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Progressive Coalition Plans a New March on Washington

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Since the election of President Barack Obama, we've seen numerous demonstrations from the political Right -- fired-up Tea Party protests and Glenn Beck's "Restoring Honor" rally, among others. By comparison, the other side has seemed pretty quiet. Not for long, says a sweeping coalition of progressive activists, students and union members who are planning an action of their own. On October 2, 2010, at Washington, D.C.'s Lincoln Memorial, more than 150 organizations -- including the NAACP, Green For All, the National Council of La Raza and labor organization AFL-CIO -- will hold "One Nation Working Together," a rally for jobs, education and justice. "This is about getting groups united for the next Congress," says NAACP president and CEO Ben Jealous, alluding to the event's timing weeks before midterm elections. "We want to make sure the progress we've made continues." The coalition supports policies that will expand access to jobs, education and justice -- including the DREAM Act, which would create a path to citizenship for undocumented immigrant youth, brought to the United States by their parents, if they attend college or serve in the military -- but stops short of specific advocacy for any the hundreds of other bills currently held up in the Senate, largely by Republican obstructionists. One Nation Working Together does, however, have post-rally action steps for its participants, called the "10-2-10 Model." The three things they're asking folks to do are: 1.    Ask ten friends to work with them on Get Out the Vote activities. 2.    Spend at least two days knocking on doors and making phone calls about voting. 3.    Show up with ten neighbors to the polls. "Our focus is getting people off the couch, getting people who voted in 2008 with excitement to realize how important they are," says Jealous, who cites healthcare reform, the multiple extensions of unemployment benefits, and the narrowing of sentencing disparities between crack and powder cocaine as changes that have come about as a result of the 2008 election. "We want them to realize how much has been achieved because they made sure their voices were heard, and in fact we need them to stay engaged and keep advocating for issues most important to their communities." With One Nation Together coming up this weekend, I wondered if organizers were concerned about getting the word out. After all, I've heard more buzz about the satirical marches planned for late October, headed by The Daily Show's Jon Stewart and The Colbert Report's Stephen Colbert. But with so many different civil rights, peace, student and labor organizations already involved, planners are confident. "Tens of thousands of people are rolling into Washington DC on October 2nd to bring the issues that all of our families face to the nation's capital" says Phaedra Ellis-Lamkins, president and CEO of Green For All. "Stewart, Colbert and Beck are entertainers. One Nation is the only rally this fall that actually deals with real issues." As for those voters who were so mobilized about voting in 2008, but are less energized about November's midterms? Organizers confident about their message reaching them too, even if they can't make it to Washington. "I think when the people who worked to get Obama in office see the march, they will feel a bit of a rush," says Angela Glover Blackwell, founder and CEO of PolicyLink research institute, another member organization. "They'll see that part of the country pulling together and lifting its head up, says, 'We stood for something, and we continue to stand for something.'" To learn more about the One Nation Working Together rally, visit onenationworkingtogether.org. For more of Cynthia Gordy's Obama Watch stories, click here.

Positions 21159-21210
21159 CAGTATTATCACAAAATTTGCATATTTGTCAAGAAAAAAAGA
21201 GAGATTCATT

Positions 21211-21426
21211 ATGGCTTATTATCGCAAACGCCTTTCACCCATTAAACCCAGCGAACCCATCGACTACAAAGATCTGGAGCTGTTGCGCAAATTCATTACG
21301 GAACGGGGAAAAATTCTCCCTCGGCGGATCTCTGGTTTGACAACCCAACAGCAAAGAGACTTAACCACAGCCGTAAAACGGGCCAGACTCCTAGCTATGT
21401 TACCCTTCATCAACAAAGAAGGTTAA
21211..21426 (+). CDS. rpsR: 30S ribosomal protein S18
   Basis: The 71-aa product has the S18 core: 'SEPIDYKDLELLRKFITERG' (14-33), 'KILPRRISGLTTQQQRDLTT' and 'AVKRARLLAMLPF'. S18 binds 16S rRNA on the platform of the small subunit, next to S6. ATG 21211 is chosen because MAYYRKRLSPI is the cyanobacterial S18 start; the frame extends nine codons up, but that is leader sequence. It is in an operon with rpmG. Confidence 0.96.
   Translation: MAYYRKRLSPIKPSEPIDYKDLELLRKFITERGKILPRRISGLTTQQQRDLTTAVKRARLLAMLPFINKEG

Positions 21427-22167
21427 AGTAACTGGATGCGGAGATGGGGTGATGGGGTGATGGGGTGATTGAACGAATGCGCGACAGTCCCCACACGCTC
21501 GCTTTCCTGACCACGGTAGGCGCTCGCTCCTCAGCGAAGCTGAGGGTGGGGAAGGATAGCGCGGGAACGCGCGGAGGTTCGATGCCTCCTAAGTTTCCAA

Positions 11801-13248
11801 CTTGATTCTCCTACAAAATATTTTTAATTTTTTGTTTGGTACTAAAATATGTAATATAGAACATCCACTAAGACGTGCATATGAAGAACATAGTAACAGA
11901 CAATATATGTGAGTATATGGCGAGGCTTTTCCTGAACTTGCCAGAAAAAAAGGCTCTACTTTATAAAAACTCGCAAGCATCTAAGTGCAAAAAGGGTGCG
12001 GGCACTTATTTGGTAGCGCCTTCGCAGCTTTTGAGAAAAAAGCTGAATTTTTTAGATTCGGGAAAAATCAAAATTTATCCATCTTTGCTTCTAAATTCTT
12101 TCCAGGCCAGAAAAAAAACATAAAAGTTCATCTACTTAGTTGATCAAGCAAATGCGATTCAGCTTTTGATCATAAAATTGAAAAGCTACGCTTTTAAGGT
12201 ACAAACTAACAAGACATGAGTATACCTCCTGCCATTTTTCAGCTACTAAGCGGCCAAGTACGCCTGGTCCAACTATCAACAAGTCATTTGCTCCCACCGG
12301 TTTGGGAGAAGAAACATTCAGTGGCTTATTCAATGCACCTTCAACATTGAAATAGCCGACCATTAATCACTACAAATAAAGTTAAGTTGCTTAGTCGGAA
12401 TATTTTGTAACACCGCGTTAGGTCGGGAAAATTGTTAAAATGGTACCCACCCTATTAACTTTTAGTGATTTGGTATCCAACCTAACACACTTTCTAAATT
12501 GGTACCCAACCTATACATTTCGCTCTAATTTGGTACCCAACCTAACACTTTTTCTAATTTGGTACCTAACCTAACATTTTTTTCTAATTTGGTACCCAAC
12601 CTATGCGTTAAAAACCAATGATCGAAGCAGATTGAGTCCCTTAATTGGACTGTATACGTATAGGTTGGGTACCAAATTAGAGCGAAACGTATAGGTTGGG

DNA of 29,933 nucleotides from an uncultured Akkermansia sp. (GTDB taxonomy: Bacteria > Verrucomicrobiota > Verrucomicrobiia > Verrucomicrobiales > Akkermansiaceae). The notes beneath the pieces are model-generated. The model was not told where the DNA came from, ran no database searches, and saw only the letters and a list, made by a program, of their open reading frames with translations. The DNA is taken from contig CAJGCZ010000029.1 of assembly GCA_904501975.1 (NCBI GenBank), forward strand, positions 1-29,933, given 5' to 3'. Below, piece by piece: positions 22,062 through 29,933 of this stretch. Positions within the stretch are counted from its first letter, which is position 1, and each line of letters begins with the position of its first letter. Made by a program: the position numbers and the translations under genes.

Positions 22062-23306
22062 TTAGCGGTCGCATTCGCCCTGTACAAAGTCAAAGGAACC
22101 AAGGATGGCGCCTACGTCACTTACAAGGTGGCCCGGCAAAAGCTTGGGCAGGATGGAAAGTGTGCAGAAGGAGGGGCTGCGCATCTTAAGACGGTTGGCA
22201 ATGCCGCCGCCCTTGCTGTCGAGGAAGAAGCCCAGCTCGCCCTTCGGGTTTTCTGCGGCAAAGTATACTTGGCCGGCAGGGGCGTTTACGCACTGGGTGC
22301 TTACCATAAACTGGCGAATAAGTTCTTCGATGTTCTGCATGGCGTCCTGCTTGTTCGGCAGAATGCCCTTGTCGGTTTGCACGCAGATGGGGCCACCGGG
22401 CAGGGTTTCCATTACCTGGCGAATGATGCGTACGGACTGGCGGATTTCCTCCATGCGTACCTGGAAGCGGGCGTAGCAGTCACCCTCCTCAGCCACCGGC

Filed Under: Obama Watch
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